Since this review is for readers only, I need not outline the plot for you, need I? Unless you have forgotten what the actual plot is because you’re too distracted by Jem’s silver hair or Will’s blue, blue eyes. See, I’m all for descriptions. They’re really important for the reader as well as the writer since it makes it easier for both of them to know the characters well. Vivid, clear descriptions of characters when introducing them helps us form an image of them in our mind, and it strengthens the story. But Clare might possibly think her readers have somewhat of a dim memory, because she feels inclined to remind us of the characters’ feature now and again and now and again and now and again. If I had a dollar for each time Clare mentioned Jem’s silver hair and pale face or Will’s blue eyes, I would buy some hair dye and give it to Jem. The plotline of the Infernal Devices is impressively complex- it has the right twists and turns and the right emphasis on the right characters. I must say I found the story amazing, it really roped me into the book in a way many books don’t. But I’m not a big fan of the writing. While Clare’s writing is polished, refined and knowledgeable, I feel like at some points she got carried away a bit. For example, at one point there was a war of some sort in force, but between all the swords (no skirts- Tessa fought in gear. Sigh.) and dagger throwing and automatons whirring, Clare though it useful to describe the surroundings. The smell of the air, the view to the mountains, the sound of the village, that sort of thing. No matter, of course, because these surroundings are beautiful and important…but I feel like they could wait until after a few people are dead and the odd fighter is kidnapped. Imagine if this really happened. Right in between war, the soldiers fighting, the sound of gunshots, and between all of that one of them points out the mountains in the distance. Everyone stops for a moment, admiring the expanse of nature, before they go “Okay, then. Where were we?”. As entertaining as that would be, the revered sceneries would only lead to more severed heads. The descriptions were vivid, but a little unnecessary and redundant at some points. It is entirely possible that you wouldn’t have an issue with this, but in a fast-paced series like this one, excessive descriptions just slow the action down. It’s somewhat of a turn-off for me.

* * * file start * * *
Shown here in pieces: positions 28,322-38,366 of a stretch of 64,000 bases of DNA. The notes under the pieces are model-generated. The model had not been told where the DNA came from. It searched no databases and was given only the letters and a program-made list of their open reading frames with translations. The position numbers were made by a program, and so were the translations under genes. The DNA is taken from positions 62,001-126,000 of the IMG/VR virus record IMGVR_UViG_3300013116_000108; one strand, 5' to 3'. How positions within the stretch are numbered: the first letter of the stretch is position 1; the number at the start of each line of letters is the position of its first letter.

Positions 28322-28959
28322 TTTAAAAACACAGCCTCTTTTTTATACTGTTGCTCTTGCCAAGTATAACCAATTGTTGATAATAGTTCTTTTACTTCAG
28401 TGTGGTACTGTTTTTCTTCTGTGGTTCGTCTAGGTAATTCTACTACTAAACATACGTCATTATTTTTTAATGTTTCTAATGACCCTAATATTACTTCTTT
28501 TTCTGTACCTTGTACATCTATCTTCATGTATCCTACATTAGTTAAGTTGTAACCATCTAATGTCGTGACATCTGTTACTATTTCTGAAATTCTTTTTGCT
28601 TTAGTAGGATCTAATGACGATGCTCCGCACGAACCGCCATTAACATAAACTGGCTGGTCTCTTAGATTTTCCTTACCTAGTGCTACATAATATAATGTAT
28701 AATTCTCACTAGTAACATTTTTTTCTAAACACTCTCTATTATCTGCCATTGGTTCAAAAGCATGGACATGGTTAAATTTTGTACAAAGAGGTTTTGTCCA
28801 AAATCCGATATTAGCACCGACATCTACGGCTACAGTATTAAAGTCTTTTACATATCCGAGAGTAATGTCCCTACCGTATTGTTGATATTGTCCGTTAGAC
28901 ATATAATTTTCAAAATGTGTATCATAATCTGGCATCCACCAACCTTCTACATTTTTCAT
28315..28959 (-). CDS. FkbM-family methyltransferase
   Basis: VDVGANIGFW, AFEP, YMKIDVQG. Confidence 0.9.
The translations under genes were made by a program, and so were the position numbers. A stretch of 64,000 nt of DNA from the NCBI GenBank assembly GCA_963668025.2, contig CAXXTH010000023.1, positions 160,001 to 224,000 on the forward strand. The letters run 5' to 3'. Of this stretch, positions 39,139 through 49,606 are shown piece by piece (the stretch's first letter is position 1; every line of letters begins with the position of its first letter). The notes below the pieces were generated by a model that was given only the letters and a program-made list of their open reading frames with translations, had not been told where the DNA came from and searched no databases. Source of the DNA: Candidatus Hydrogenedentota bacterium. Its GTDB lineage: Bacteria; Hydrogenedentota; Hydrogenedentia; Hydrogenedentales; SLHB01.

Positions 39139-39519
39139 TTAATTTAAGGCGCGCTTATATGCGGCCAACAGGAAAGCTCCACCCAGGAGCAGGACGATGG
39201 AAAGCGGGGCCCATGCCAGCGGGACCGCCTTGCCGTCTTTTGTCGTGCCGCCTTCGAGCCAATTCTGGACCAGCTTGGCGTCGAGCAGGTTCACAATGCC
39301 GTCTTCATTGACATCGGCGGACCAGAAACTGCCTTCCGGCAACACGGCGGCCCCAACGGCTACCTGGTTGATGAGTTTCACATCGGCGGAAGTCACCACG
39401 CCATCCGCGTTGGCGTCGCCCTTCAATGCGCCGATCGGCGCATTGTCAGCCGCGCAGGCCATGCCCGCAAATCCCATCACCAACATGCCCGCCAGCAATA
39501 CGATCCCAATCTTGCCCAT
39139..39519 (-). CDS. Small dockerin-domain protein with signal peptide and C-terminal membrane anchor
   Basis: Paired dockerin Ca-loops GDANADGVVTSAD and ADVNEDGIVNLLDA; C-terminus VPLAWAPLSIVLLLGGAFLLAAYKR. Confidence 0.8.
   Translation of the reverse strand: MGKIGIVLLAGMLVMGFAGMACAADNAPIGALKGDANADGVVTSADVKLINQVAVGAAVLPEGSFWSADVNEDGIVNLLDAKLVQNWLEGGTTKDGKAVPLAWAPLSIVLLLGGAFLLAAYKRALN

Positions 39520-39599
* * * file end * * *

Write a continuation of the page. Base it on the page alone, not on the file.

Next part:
The first book is all good- I loved it, more or less, because it did justice to the characters and Clare really told the story well. Obviously Tessa loves Will, but she doesn’t realize it. It bothers me that despite being so smart, she ceases to realize this small detail- that she LOVES Will, and continues to believe she hates him. She kisses him in the attic, she mentions his blue eyes only every single time she lays eyes upon his person, her heart starts beating faster when she’s near him, she yearns his touch, et al. Tessa, the reader of hundreds of romance novels and poems, fails to realize all of this happens possibly because she loves Will. What did she think, though? If not symptoms of love, these are some strange bodily functions taking place. I wonder why she never thought of that. And OBVIOUSLY Will loves Tessa (actually, it is not as obvious, but then Will’s extremely blue eyes sparkle dangerously every time he sees her. Unless he has a worrying case of cataract, it can mean but one thing.). But our Will, a tad more sensible than our Tessa, realizes this and tries to suppress it as best as he can, so as to ensure Tessa doesn’t get hurt. Didn’t all our hearts break a little at this? When Will basically declares Tessa to be a prostitute on that balcony, didn’t we all die just a little, just then?